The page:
Sakenfeld, Katharine Doob. New Interpreter’s Dictionary of the Bible. Nashville: Abingdon, 2009.

 

 

 

Despair, recognition, sacrament

A sermon for Easter 3 

Acts 2:14a, 36-41, 1 Peter 1:17-23, Luke 24:13-35, Psalm 116:1-3, 10-17

 

It was done, finished. Months of hard work, disparu; weeks of carefully crafted questions, and assiduous listening, kaput; days of creative endeavor vanished; hours of negotiation within the company and with the customer extinct. Walking in the door he noticed unfamiliar workmen, running far too familiar cable. The simple question “What’s going on?” lead to the customer revealing they’d decided his company wasn’t delivering as promised; and they’d moved on. In a week, they’d be returning his company’s system as the contract allowed. He had hoped, everyone had hoped, this would be the break into a heretofore inaccessible market. Not now. It was done, finished. And he does, as I have done, as I expect you have done, when all is lost, he leaves, and heads back down the road, from whence he came. 

And so to the disciples, are heading back down the road from whence they’d come sometime ago. As had so many others, they had hoped this intenerate rabbi would be the longed hoped for, prayed for, messiah, who would drive the Romans out, and reestablish David’s throne. But Friday he was crucified; and now all that’s gone. 

So they are head back down the road. Perhaps they hoped leaving it all behind, and staying away from the places they seen and heard Jesus would mitigate their grief. So far, not so much, their grief was everywhere [i] or at least their experiences kept popping up, and so they talked about everything. Perhaps in time they would return to Jerusalem, perhaps they could follow the psalmist lead and go to the Temple, the home of God on earth, to pray and offer sacrifice that God would hear the distressed cry of his chosen people. [ii] For now, they talked.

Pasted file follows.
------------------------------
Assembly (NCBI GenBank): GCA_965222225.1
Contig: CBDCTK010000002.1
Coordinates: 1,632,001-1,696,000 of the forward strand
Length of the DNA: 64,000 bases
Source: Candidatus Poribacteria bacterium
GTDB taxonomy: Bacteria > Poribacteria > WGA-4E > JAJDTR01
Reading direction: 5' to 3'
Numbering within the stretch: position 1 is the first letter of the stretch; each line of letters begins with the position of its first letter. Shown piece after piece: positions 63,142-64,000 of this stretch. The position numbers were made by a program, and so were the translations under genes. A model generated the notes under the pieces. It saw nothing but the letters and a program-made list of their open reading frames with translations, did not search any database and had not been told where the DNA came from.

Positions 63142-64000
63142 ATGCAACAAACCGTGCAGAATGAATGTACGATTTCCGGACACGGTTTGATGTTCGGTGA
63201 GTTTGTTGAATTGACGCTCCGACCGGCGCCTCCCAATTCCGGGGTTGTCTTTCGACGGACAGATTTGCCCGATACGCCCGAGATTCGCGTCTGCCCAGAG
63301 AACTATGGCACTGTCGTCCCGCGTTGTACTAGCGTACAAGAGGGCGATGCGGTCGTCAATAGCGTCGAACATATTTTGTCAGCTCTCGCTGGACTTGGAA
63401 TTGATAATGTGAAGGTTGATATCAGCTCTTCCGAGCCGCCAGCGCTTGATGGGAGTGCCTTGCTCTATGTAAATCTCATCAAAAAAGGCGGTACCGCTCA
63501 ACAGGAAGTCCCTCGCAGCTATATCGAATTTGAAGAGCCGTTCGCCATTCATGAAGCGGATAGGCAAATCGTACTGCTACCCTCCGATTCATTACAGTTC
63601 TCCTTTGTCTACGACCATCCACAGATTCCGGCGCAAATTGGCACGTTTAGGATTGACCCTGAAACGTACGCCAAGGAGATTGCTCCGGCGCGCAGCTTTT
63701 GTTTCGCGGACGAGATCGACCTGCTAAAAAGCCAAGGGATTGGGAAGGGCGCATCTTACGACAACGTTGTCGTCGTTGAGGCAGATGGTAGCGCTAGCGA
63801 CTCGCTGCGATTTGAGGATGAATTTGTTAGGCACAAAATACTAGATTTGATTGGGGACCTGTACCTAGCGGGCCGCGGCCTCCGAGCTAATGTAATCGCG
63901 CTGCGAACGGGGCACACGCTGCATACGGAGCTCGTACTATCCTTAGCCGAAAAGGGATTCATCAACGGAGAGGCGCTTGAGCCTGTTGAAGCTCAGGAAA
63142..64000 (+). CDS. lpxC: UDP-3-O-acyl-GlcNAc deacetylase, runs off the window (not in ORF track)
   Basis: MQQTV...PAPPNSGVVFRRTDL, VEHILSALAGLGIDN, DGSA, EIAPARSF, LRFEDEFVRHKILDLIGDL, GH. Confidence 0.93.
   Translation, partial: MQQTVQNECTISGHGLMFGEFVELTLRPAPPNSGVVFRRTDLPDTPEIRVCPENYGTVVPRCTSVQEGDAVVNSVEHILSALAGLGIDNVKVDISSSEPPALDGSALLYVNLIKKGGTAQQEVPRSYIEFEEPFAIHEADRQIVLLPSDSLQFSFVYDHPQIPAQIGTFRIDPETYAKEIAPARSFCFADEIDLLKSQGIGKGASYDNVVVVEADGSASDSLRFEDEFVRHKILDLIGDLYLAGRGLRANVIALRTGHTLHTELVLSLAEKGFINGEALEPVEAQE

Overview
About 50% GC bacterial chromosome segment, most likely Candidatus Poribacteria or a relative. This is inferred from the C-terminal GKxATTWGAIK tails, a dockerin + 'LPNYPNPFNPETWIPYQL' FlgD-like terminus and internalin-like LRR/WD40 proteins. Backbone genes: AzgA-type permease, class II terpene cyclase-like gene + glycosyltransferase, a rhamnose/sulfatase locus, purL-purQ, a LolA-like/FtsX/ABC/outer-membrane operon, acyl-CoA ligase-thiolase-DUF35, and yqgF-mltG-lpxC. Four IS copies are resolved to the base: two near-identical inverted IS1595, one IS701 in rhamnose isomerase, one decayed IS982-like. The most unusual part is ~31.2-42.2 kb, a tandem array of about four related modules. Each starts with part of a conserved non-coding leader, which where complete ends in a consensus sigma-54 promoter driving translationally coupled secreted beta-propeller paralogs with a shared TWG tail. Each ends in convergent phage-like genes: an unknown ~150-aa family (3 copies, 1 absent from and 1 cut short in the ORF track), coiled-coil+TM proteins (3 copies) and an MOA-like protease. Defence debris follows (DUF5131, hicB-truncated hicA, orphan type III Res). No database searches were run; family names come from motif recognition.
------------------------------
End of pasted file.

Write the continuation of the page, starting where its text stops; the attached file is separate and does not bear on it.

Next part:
Then there is this stranger with them. He asks what they are talking about, and with some incongruity they wonder where he’s been but recount the last several days including Jesus’ death, and tales of an empty tomb. “Foolish” he replies, and then continues to speak with wisdom they never heard, but rings of truth so vaguely familiar. We’ve no idea how long the conversation goes on. But when the disciples get to where they are going the stranger continues, it’s an act of politeness, you never impose yourself. [iii] In a reciprocating act of hospitality the disciples invite the stranger to stay with them, and to share dinner. At dinner the stranger becomes the host he reaches for the bread: takes it, gives thanks, breaks it, and give it to them. Then nearly simultaneously

      • they recognize Jesus,
      • they wondered why they didn’t on the road as he spoke with such revealing wisdom,
      • Jesus vanishes, and
      • they get up and sprint back to Jerusalem; [iv] covering that dark and dangerous road in a whole new light.

When they get there before customary greetings can be exchanged, before they can say anything, the other disciples blurt out: Jesus appeared to Simon; and in reply they share: He revealed himself to us in the breaking of the bread.

In the opening gambit, I referred to C.S Lewis’ effort to escape grief by staying away from things that remind you of your grief, only to discover grief is everywhere. Fredrick Buechner wrote:

Emmaus is whatever we do or wherever we go to make ourselves forget that the world holds nothing sacred.

There is great hope in knowing that Jesus comes to us on our Emmaus roads, no matter our grief, Jesus is there, Jesus is everywhere.

And there is a lot to be learned about in this story: